# Optimizing noisy objective

I have a f: \mathbb{R}^n \to \mathbb{R}^m function, m > n, and I am trying to minimize some norm of f(x). The norm itself is flexible, I would like to get something working.

The problem is that f is stochastic as it comes from a simulation. I have tried to reduce variance in the obvious ways (common random variates) where I could, but some remains. The original problem is an indirect inference exercise (in economics).

Any advice on methods and their tuning would be appreciated.

I boiled it down to the following MWE:

const σ = [0.000262; 0.000316; 0.000638; 0.00119; 0.00118;
0.00126; 0.0014; 0.000233; 0.000243; 0.000291]

const J = [0.23 -0.194 0.672 1.12 -0.0157 -0.0287;
0.225 -0.187 0.655 1.15 -0.00563 -0.0471;
0.193 -0.107 0.615 1.24 0.0423 -0.0476;
-0.0154 0.216 0.141 1.52 0.0216 -0.0649;
-0.0195 0.186 0.0519 1.76 0.261 -0.0149;
-0.011 0.184 0.0554 1.96 0.483 0.102;
0.0042 0.174 0.0502 2.07 0.614 0.132;
0.0223 0.000494 -0.0088 0.000412 -0.003 0.0623;
-0.00222 0.0721 -0.0233 -0.00147 -0.00651 0.0187;
0.0087 0.00169 -0.00492 0.000407 -0.00184 -0.045]

f(x) = J * x .+ (randn(10) .* σ)
g1(y) = sum(abs, y) # norm
g2(y) = sum(abs2, y) # other norm?
lo, hi = fill(-5.0, 6), fill(5.0, 6) # bounds if needed


This is an approximate problem derived from the real one, for the MWE. For the actual f, evaluation takes about 2s.

Here is what I tried so far:

# BayesOpt

@jbrea’s excellent BayesOpt gives the best solution:

using BayesOpt
config = ConfigParameters()         # calls initialize_parameters_to_default of the C API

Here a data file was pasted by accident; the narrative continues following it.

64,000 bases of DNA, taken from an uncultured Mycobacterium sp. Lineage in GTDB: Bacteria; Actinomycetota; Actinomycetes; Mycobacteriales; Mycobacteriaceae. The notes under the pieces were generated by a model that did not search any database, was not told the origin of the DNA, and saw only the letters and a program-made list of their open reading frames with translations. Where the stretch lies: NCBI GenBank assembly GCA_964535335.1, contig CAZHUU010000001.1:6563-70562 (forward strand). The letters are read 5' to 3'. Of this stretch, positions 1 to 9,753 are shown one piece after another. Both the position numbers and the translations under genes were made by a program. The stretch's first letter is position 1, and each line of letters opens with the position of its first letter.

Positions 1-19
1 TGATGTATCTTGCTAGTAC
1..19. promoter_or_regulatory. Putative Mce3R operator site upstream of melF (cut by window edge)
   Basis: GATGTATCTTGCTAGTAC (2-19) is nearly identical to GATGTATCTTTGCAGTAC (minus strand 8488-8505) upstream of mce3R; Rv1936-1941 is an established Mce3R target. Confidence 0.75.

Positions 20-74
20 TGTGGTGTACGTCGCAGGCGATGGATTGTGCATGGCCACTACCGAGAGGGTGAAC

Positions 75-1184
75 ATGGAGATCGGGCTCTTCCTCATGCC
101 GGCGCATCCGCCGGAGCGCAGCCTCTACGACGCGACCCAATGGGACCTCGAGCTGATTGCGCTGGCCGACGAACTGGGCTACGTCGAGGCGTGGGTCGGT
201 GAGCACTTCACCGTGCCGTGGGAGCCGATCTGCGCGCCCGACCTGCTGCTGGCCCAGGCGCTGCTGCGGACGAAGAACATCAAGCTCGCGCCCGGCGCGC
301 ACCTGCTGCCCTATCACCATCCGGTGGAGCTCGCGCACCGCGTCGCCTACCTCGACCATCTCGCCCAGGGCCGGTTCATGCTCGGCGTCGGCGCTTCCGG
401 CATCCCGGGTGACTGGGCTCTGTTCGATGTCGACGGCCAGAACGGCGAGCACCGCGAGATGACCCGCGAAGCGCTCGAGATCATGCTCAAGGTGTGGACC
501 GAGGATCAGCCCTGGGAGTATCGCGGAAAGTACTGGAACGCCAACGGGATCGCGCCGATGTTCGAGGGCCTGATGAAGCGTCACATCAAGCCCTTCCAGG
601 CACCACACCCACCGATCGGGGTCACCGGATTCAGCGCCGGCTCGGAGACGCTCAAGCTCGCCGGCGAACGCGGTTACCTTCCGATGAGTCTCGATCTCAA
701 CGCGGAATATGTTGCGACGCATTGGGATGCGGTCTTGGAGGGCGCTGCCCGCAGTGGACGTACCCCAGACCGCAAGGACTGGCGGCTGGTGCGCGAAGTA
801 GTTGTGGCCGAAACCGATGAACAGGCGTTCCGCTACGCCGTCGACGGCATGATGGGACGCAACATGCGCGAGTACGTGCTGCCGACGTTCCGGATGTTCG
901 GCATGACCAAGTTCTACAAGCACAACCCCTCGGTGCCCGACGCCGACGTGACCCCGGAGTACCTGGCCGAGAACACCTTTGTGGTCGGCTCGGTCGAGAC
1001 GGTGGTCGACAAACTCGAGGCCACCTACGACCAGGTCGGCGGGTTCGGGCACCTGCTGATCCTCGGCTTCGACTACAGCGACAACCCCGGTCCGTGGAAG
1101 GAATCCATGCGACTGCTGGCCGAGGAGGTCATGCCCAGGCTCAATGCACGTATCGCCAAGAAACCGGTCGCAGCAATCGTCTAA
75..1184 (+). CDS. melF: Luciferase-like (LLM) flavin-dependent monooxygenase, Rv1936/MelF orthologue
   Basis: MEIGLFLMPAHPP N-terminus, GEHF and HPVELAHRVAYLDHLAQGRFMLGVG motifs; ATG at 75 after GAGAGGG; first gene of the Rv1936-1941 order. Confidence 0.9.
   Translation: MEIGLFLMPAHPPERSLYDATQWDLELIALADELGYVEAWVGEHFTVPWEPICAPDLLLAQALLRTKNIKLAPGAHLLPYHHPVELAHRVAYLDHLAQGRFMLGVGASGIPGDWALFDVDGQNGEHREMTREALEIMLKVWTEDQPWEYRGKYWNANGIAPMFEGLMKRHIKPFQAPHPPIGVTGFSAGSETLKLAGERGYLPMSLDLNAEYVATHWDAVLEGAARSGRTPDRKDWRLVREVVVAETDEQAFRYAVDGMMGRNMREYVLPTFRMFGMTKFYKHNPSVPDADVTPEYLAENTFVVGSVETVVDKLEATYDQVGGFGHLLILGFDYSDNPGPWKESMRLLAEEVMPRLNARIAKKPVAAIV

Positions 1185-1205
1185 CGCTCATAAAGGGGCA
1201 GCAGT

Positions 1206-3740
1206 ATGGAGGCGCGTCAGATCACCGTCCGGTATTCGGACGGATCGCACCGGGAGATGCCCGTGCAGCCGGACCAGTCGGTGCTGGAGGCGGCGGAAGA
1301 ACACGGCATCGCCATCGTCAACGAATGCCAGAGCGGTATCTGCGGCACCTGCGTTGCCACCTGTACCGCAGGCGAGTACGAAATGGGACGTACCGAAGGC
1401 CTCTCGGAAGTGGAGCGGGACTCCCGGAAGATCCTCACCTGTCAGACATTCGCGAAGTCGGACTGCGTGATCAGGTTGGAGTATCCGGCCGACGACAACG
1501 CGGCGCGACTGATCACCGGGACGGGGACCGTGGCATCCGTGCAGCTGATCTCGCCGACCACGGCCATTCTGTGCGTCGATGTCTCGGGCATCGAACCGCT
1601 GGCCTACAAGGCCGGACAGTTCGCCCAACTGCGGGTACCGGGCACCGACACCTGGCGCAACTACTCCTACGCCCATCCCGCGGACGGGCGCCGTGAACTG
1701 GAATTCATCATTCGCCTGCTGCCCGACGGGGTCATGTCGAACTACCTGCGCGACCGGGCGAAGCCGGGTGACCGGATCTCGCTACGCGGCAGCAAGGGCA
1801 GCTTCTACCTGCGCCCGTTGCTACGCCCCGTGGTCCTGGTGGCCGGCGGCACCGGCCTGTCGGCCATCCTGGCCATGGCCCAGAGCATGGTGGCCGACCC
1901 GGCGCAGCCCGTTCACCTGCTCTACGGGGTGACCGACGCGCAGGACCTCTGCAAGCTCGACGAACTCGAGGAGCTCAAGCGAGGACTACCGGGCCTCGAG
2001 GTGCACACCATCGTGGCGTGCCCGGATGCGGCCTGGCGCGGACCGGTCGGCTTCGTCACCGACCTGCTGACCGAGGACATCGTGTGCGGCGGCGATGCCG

set_kernel!(config, "kMaternARD5")  # calls set_kernel of the C API
config.sc_type = SC_MAP
config.n_iterations = 500
config.init_method = 3
config.n_init_samples = 100
config.n_iter_relearn = 1
optimizer, optimum = bayes_optimization(g1 ∘ f, lo, hi, config)


The L_1 norm seems to prevent premature termination (L_2 sometimes leads to that).

# BlackBoxOptim

using BlackBoxOptim
res = bboptimize(g1 ∘ f; SearchRange = tuple.(lo, hi), MaxFuncEvals = 200,
method = :dnes)
res = bboptimize(g2 ∘ f; SearchRange = tuple.(lo, hi), MaxFuncEvals = 200,
method = :dxnes)


Early termination with not very good values. Some papers suggest that DE and DXNES algorithms should work for these problems, am I tuning them wrong?

# CMA-ES

using Evolutionary
cmaes(g1 ∘ f, 6; μ = 2, λ = 4, tol = 1e-5)


terminates somewhat early and does not find a good optimum.

# Searching a Sobol grid

Using a (yet unregistered) package I wrote for this:

using SobolSearches
s = sobol_search(g1 ∘ f, lo, hi, 10, 1000)
s


This is fairly robust but I am worried it will not scale with a larger dimension.

7 Likes

How big is n (roughly)? (That is, is your MWE of a similar size since you mentioned being worried about scaling?)

n=6 comes from an actual problem. Eventually n=20 or n=30.

But larger models nest the smaller ones so I can provide reasonable starting values. That said, I am afraid quasirandom search will not scale.

This code using the simulated annealing from https://github.com/mcreel/Econometrics/blob/master/src/Optimization/samin.jl (which is the same algorithm as the one in Optim, but with my own interface)
solves the problem much faster than BayesOpt. So far, BayesOpt is still running, after several minutes, and is still considerably above the value that SA found in about one second.

const σ = [0.000262; 0.000316; 0.000638; 0.00119; 0.00118;
0.00126; 0.0014; 0.000233; 0.000243; 0.000291]

const J = [0.23 -0.194 0.672 1.12 -0.0157 -0.0287;